Michelle Ebanks, President of Essence Communications, at the press conference opening up Essence Fest 2014 and giving Coca-Cola some stage time as a 19-year partner of the festival to talk about the 5by20.


Reverend Al Sharpton at the press conference lending his support to the festival and the efforts to empower women. 


Coca-Cola hired the best and most fun kids for this at the Coke Stage where I danced before 10 in the morning in front of strangers. I reserve this for my kitchen at that time of day.


Body by Denise is an amazing workout group that came to perform and with all the New Orleans food I was eating I should have jumped on stage and worked it off with them.


Ledisi has the sweetest talking voice as well as singing voice when I stood front and center for this interview.


The unbelievably wonderful Janelle Monaé owning the stage. She brought it so hard with Electric Lady and everyone was surprised when Prince joined her on stage playing behind her. You want to see a crowd on their feet quickly (if they happen to be sitting)? Then this is how you do that. It was amazing.


Nile Rodgers took the stage and immediately started taking photos of the crowd. Later, he owned his music and played a song he produced for David Bowie, Let's Dance, which Prince joined him on and the crowd went wild. 


He turned up the funk and brought out Kathy Sledge (of Sister Sledge) and Janelle joined him on this one. As a kid I used to get tired of "We Are Family" but this brought me back to a time when I loved it so I love it again.


By the time Prince took the stage I was aware of just how many people were in the Superdome because of the noise level (and they graciously gave us earplugs which I refused BECAUSE PRINCE). I haven't been to nearly enough concerts in my lifetime since I was such a young mom and I plan on making up for that now. When I was a teenager there was The Big Three I wanted to see: Prince, Michael Jackson, and Madonna. I'll never see MJ now and I'm over Madonna but Prince has remained on my Must See list. Plus, Prince covered Don't Stop Till You Get Enough so I'm going to be happy with that.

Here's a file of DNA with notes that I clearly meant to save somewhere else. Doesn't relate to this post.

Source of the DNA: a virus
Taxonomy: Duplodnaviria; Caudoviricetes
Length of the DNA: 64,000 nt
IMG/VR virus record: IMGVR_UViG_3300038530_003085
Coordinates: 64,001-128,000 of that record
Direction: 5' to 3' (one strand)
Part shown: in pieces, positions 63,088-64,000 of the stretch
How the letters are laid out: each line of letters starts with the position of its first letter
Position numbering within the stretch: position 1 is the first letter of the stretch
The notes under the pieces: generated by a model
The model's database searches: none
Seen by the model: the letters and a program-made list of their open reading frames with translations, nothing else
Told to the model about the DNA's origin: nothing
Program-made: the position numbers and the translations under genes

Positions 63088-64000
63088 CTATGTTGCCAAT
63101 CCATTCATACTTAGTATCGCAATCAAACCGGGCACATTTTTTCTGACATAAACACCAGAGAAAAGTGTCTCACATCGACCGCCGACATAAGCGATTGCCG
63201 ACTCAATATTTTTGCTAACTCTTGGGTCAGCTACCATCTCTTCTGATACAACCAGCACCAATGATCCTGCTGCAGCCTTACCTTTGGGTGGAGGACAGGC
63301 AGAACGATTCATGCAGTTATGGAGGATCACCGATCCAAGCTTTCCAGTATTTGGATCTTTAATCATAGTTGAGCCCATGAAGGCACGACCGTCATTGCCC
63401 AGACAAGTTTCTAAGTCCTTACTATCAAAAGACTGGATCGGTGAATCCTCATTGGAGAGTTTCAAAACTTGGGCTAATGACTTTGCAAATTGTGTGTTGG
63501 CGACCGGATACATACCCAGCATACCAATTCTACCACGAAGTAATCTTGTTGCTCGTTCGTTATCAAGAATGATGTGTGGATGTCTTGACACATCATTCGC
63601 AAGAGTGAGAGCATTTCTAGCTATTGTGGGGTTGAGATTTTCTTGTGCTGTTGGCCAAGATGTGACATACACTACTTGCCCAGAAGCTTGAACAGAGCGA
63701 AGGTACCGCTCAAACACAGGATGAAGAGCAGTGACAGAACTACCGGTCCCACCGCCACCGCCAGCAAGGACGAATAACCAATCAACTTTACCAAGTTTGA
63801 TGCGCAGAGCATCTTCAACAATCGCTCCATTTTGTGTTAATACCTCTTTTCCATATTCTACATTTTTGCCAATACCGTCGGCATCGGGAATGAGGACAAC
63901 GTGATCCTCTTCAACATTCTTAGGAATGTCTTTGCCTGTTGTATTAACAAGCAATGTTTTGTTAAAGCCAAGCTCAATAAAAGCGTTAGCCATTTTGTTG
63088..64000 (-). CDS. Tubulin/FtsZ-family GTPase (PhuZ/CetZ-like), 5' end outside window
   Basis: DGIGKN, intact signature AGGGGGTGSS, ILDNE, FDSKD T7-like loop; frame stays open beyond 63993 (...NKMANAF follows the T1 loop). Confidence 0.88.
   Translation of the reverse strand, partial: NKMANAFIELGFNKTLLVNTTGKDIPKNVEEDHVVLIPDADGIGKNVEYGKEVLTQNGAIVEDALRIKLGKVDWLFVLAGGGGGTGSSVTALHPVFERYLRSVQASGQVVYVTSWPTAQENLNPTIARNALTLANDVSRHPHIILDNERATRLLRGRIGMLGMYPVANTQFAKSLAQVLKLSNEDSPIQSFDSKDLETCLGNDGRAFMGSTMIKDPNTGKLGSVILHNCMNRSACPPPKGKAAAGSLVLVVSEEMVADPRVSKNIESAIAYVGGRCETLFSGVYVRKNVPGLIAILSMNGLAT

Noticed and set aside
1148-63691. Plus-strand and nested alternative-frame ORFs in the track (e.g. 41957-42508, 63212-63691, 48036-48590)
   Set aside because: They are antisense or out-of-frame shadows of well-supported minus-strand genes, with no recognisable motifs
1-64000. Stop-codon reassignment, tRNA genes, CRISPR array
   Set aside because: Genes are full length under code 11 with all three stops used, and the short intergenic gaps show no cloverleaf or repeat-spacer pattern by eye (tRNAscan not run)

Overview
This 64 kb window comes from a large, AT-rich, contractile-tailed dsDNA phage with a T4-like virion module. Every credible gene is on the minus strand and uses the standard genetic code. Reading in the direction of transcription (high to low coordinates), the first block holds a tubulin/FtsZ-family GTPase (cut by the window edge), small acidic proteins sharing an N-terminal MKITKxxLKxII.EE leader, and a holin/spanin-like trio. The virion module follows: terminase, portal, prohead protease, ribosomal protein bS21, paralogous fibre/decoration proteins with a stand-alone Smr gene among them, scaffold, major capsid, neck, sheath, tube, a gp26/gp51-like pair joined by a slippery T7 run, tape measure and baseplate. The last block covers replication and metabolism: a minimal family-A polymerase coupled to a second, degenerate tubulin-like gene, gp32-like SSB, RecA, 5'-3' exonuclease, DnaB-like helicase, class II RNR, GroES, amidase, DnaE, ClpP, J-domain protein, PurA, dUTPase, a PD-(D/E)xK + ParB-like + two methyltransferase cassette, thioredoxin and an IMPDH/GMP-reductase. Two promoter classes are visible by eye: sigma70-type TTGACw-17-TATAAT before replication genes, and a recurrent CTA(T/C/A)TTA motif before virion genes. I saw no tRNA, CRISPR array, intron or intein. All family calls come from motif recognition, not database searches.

The crowd wasn't disappointed when he opened up by standing behind the large white screen and saying two words that sent chills up my spine: Dearly beloved. During the concert his band (a bunch of serious badass musicians and, of course, all women as they're 3rdEyeGirl) was joined by Trombone Shorty and Lianne La Havas who did the most achingly beautiful rendition of his Sometimes It Snows in April.

He came to thrill us and he did just that and more.

I love when artists know we're going to sing along and back off the microphone and let it happen. When Prince did that he looked like he actually enjoyed us singing. The man is a serious performer and my favorite comment he made other than asking us to take out our cell phones (usually a no-no for him at his concerts) was when he said, "Look at how beautiful you look. You can sing along if you want." So sweet and unassuming. 

The only thing I regret was missing him visiting my hotel (I KNOW JUST SHUT UP ABOUT THAT) and his subsequent visit to the House of Blues after his own concert to surprise jam with Liv Warfield